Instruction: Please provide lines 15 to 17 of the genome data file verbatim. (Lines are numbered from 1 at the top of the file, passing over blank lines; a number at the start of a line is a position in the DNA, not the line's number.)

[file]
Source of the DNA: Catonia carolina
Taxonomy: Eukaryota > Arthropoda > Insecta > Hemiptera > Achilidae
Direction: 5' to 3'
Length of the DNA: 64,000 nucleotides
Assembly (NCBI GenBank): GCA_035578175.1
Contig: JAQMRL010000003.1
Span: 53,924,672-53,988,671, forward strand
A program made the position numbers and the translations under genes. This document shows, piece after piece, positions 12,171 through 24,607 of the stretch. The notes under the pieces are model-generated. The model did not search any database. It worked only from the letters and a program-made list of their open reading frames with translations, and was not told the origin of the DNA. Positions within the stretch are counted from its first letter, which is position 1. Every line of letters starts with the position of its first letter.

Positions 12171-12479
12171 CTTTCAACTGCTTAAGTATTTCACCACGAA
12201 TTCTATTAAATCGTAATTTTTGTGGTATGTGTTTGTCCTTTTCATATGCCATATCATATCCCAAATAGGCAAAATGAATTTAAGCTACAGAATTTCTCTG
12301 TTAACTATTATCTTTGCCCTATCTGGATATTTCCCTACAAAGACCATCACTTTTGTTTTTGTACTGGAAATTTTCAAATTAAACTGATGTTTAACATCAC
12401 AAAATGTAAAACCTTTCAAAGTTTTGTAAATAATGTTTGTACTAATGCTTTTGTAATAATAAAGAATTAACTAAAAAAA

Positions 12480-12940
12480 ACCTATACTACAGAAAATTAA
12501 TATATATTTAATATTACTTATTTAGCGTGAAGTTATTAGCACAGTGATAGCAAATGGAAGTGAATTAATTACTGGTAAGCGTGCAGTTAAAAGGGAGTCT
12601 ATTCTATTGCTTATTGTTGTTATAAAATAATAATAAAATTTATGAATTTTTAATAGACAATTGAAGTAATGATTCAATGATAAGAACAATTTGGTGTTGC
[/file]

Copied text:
12480 ACCTATACTACAGAAAATTAA
12501 TATATATTTAATATTACTTATTTAGCGTGAAGTTATTAGCACAGTGATAGCAAATGGAAGTGAATTAATTACTGGTAAGCGTGCAGTTAAAAGGGAGTCT
12601 ATTCTATTGCTTATTGTTGTTATAAAATAATAATAAAATTTATGAATTTTTAATAGACAATTGAAGTAATGATTCAATGATAAGAACAATTTGGTGTTGC